Whether your plane's coming in for a landing or you're soaring 30,000 feet above the ground, you owe a big part of your safety to air traffic controllers. They organize the mess that is air traffic. Taking responsibility for keeping airplane pilots and passengers safe as they land, depart and travel through the sky is often rewarding, but it's tough and stressful work.
Air traffic controllers monitor numerous aircraft at one time, directing them safely though the skies and throughout the airport runways, authorizing arrivals and departures, updating pilots about weather changes and clearing them to change flight paths. No controller has all of those responsibilities -- they're split between tower controllers, radar controllers and en-route controllers. Reducing delays by making adjustments to flight paths is key to a fluid operation of an airport, but a controller's ultimate responsibility lies with ensuring the safety of each airplane and its occupants.
Air traffic controllers need to multitask, pay attention to detail, communicate effectively and exude a calm and collected personality. They cannot get flustered or stressed out when something goes wrong. Communication might be a skill needed in many occupations, but it's absolutely vital for controllers, and it's not always as simple as just speaking clearly. For example, providing a pilot with too many instructions too quickly can result in confusion and error. Similarly, a controller often finds himself pushed to his limits in regards to multitasking. With a radar full of colors, flashes, dots, lines and numbers, it's not always easy to remember what was said to which pilot or if anything was said at all.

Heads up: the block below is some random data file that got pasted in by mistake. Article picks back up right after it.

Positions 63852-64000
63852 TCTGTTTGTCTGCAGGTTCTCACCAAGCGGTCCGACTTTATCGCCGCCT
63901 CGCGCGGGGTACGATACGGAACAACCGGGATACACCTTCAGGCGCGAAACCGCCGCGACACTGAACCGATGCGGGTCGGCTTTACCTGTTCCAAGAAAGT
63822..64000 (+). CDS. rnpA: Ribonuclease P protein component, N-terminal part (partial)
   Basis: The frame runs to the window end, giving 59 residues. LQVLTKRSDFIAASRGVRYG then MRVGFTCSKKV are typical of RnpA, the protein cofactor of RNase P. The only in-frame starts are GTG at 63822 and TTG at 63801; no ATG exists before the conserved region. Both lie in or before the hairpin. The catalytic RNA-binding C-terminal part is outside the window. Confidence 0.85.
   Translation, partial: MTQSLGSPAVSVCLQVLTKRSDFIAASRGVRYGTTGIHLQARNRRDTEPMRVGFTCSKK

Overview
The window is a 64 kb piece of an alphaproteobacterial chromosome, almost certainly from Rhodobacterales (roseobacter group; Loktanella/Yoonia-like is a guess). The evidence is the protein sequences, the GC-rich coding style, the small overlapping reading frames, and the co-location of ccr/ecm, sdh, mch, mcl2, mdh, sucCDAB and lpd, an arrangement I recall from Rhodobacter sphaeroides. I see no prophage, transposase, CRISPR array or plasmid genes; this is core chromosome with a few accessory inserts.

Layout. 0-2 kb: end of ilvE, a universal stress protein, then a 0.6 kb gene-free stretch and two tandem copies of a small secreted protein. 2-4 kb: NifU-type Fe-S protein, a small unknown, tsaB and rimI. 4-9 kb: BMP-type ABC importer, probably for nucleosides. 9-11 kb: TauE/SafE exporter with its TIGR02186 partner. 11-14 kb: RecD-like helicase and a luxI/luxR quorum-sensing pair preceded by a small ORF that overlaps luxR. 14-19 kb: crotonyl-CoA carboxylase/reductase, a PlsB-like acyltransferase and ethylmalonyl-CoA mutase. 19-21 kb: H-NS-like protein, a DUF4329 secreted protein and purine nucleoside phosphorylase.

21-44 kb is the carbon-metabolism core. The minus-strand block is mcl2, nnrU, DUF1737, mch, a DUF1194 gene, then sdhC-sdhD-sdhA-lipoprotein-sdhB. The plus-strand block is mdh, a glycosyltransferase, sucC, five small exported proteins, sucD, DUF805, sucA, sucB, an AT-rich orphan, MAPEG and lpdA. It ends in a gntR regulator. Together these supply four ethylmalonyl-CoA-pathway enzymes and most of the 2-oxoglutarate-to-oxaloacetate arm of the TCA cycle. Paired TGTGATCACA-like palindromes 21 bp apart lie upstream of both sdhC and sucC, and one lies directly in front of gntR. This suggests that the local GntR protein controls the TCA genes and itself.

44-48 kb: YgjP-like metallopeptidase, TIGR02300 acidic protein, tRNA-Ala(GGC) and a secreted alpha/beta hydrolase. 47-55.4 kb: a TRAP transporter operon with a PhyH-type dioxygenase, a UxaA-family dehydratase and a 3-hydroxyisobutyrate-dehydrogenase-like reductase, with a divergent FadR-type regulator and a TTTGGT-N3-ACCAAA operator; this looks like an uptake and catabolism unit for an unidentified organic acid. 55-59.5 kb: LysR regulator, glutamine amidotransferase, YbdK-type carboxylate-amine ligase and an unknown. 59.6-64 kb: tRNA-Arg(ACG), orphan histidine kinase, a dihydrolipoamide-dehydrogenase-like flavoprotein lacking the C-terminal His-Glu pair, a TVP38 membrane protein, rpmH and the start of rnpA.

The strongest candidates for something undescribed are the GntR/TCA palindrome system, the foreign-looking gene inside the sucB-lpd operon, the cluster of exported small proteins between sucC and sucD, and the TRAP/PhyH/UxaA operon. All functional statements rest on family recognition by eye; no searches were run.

Controllers typically work an 8-hour shift and a standard 40-hour work week. They work those hours indoors and while sitting. A controller can expect to work all shifts -- day, evening and overnight -- regularly. Stress is commonplace among controllers because of the sheer amount of attention to detail and the consequences that could result from just a single mishap. The stress is such an ingrained part of a controller's work day that the U.S. Bureau of Labor Statistics reports that the position sees its workers retire earlier than other occupations. After 20 years of employment, controllers can retire once they reach their 50th birthday.
Air traffic controllers earned a median annual wage of $108,040 in 2010, according to the BLS. That's significantly more than the median for all other occupations, which was $33,840. Like other occupations, controllers don't reach that salary immediately. They often start at around $37,000, but completing required training bumps that figure up considerably.
While becoming a controller does not require a traditional college education, you must obtain an Air Traffic-Collegiate Training Initiative, or AT-CTI, degree from an approved AT-CTI school. A pre-employment test follows. Upon passing the test, you'll complete two months of training and then begin your career as a developmental controller. Your training will continue until you're fully certified. The BLS notes that only individuals aged under 31 qualify to become an air traffic controller. Previous experience as a traffic controller in the military voids that requirement, the schooling requirement and the need to take a pre-employment test.
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